By Given Majola for IOL
While cybercrime has increased significantly, there are not enough cybersecurity professionals to keep businesses and individuals safe, leaving them in great jeopardy, says Fortinet regional sales manager Doros Hadjizenonos.
He said the shortage of skilled cybersecurity professionals was in the millions globally – affecting up to 82 percent of organisations and possibly tens of thousands in South Africa.
“The Life and Times of Cybersecurity Professionals 2021 report from the Information Systems Security Association and the industry analyst Enterprise Strategy Group shows the cybersecurity skills shortage has not improved and the State of Cybersecurity 2021 reports that 55 percent of survey respondents have unfilled cybersecurity positions.
“At the same time, cyberattacks are soaring. FortiGuard Lab’s midyear Global Threat Landscape Report reveals that ransomware alone has grown over tenfold over the past 12 months,” said Hadjizenonos.
Fortinet, an American multinational corporation that develops and sells cybersecurity solutions, said in the face of a growing cybercrime onslaught, industry leaders, governments and civil society were questioning where the necessary cybersecurity skills would come from to defend organisations against the risks.
Hadjizenonos said in South Africa they believed the answer to the skills shortage lay within the ranks of smart but unemployed youth.
“With up to 44 percent of our labour force without work and as many as 59.5 percent of unemployed people under the age of 35, we have a vast army of potentially tech-savvy people capable of being trained into cyber security positions.
“What’s more, many of these unemployed young people have tertiary qualifications: the graduate unemployment rate is 40.3 percent for those aged 15 to 24 and 15.5 percent among those aged 25 to 34.”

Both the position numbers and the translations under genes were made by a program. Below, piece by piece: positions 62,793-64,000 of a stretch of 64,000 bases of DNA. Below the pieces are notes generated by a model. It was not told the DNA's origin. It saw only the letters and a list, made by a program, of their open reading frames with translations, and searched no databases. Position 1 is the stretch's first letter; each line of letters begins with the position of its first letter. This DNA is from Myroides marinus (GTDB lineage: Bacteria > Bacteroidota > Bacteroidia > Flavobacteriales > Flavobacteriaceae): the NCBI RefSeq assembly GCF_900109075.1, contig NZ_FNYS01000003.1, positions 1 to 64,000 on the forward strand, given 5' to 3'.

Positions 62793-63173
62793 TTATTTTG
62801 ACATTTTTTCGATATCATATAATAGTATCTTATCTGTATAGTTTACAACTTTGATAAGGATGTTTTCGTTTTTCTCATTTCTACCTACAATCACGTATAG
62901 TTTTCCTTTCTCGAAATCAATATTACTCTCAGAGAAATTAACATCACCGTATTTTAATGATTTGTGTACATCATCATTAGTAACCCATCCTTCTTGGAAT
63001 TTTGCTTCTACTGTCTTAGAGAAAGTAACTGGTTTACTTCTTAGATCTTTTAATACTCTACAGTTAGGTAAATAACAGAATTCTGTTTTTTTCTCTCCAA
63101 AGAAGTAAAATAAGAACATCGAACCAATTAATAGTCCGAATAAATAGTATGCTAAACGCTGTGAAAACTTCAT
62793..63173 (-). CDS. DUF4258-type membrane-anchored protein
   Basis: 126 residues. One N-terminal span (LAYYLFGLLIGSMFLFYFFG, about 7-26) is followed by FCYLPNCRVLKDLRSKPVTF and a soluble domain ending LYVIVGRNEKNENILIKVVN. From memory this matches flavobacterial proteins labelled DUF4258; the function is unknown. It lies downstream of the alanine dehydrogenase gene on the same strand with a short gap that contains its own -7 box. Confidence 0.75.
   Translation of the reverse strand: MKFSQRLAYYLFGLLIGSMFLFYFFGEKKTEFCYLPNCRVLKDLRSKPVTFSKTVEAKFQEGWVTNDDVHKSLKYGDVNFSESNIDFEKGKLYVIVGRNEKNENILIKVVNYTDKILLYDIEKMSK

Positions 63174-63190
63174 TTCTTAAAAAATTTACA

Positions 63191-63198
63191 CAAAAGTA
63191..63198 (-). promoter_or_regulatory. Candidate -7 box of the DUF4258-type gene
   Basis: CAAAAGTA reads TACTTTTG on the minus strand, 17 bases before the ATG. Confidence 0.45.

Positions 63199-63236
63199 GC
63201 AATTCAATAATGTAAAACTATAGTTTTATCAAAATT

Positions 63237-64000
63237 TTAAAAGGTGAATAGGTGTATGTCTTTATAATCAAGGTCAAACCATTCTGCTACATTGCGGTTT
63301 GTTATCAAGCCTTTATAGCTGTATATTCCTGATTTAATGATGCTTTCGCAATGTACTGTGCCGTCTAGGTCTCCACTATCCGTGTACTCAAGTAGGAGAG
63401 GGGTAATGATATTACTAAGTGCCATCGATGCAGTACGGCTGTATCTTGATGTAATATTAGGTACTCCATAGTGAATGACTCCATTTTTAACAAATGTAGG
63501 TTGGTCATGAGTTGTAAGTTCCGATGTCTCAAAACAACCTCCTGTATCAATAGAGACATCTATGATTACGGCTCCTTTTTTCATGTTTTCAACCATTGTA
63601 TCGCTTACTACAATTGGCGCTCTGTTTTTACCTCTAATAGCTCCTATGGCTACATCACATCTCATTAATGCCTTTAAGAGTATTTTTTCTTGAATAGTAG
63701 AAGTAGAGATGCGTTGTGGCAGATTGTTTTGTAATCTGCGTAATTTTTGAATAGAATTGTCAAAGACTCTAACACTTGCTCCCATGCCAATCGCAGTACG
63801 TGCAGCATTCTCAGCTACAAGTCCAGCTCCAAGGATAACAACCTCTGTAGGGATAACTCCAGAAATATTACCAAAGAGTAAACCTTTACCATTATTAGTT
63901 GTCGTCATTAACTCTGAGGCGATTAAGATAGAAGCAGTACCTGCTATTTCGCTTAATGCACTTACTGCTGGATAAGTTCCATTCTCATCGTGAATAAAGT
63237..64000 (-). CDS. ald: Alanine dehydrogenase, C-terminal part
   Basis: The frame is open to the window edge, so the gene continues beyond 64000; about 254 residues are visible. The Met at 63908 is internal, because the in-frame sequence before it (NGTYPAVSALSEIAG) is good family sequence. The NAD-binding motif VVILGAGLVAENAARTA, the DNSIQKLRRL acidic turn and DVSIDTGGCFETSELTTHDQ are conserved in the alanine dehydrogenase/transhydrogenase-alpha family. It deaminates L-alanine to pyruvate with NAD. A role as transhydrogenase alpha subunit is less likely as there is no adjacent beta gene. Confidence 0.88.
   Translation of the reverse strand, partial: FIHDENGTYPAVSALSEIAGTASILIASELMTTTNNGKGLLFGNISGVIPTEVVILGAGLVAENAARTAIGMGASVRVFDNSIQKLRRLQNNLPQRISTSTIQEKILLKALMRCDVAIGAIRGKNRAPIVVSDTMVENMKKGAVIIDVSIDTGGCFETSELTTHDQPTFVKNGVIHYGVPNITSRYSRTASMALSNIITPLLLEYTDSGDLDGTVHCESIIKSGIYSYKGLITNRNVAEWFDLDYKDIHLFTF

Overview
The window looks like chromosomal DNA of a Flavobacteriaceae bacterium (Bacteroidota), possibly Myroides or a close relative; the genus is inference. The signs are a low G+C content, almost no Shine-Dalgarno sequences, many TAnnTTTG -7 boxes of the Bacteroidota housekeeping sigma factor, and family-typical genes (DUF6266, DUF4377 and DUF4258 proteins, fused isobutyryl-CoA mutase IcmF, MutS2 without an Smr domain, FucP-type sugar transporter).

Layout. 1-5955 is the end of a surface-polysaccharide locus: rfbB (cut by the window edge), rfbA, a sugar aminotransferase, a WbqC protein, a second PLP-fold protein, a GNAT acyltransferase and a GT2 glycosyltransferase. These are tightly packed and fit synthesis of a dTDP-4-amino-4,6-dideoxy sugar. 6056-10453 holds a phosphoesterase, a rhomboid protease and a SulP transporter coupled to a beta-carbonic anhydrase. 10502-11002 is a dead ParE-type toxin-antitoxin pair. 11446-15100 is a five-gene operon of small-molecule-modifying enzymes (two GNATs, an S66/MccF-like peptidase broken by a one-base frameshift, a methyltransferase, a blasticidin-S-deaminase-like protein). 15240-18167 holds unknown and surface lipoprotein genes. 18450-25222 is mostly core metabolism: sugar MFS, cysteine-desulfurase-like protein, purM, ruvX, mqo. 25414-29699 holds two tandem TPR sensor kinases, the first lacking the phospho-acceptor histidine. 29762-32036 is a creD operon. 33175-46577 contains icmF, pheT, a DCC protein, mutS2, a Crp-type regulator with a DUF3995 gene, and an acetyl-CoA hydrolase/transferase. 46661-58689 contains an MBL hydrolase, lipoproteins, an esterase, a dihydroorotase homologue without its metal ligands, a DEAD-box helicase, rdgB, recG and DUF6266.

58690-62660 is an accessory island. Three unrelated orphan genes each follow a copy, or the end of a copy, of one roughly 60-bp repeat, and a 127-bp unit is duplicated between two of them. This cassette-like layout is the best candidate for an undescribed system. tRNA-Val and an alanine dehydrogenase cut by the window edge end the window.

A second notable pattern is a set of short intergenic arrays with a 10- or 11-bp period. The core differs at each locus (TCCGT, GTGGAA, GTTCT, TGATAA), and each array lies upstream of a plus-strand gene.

The firm said with the right training and experience, these young people had the potential to bolster a new cyber defence force to support the country’s Fourth Industrial Revolution.
To close the gap, Fortinet said it was committed to closing the cybersecurity skills gap challenge by providing training, certifications and resources through its Training Advancement Agenda initiatives and NSE Training Institute programmes.
Fortinet said it has made all of its self-paced online courses from the Network Security Expert Training Institute available for free, to give all levels of students or information and communications technology practitioners a foundational and advanced understanding of cybersecurity tools and principles.
Since making more than 30 courses available free to anyone worldwide, there have been more than one million registrations for the training courses.
Those interested in transitioning into a career in cybersecurity could also take advantage of Fortinet’s education pathways to enhance their skill sets in specialised areas such as security operations, security-driven networking, adaptive cloud security and zero trust access.
Meanwhile, the Security Academy Programme enables educational institutions around the world to help learners become part of an elite group of skilled cybersecurity professionals.
There are now 420 authorised security academies in 85 countries and territories around the world, including five in South Africa.
Fortinet said it had bolstered its commitment to address the cybersecurity skills gap by pledging to train one million people globally across the next five years through its various training programmes and corporate social responsibility efforts.